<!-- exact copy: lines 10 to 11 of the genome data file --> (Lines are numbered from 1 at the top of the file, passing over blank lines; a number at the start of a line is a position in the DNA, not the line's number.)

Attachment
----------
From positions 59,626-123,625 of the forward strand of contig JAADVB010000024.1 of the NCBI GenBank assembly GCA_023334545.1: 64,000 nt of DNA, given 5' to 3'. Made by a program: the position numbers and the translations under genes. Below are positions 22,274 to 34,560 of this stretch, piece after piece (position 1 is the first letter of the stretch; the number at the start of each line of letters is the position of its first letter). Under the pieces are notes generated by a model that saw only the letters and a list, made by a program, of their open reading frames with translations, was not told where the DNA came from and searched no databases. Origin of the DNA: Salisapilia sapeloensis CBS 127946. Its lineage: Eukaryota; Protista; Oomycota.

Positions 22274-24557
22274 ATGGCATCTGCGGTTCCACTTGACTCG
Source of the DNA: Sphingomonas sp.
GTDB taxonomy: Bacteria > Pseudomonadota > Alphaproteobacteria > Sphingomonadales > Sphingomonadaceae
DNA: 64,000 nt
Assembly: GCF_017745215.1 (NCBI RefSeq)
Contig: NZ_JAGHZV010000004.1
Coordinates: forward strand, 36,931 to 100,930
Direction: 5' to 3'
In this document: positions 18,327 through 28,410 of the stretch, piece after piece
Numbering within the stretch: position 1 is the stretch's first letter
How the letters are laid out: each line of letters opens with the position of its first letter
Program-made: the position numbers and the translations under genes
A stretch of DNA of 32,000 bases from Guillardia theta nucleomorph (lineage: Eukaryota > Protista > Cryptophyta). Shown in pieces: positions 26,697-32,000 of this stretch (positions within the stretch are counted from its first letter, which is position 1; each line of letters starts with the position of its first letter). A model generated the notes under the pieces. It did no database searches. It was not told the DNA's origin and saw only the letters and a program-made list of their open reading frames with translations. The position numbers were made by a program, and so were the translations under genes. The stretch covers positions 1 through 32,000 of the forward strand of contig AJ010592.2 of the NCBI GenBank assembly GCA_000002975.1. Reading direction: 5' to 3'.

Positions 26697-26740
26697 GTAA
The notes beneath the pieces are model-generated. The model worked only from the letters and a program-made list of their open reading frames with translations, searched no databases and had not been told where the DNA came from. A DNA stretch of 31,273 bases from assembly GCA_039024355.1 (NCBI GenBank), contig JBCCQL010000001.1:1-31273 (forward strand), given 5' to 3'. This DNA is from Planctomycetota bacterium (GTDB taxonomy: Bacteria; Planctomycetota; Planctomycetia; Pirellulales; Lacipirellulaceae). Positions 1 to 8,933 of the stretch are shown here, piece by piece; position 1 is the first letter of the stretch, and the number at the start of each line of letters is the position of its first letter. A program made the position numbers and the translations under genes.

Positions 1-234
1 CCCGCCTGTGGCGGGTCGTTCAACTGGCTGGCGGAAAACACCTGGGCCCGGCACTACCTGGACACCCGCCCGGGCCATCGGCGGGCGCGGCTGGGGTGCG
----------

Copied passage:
Direction: 5' to 3'
In this document: positions 18,327 through 28,410 of the stretch, piece after piece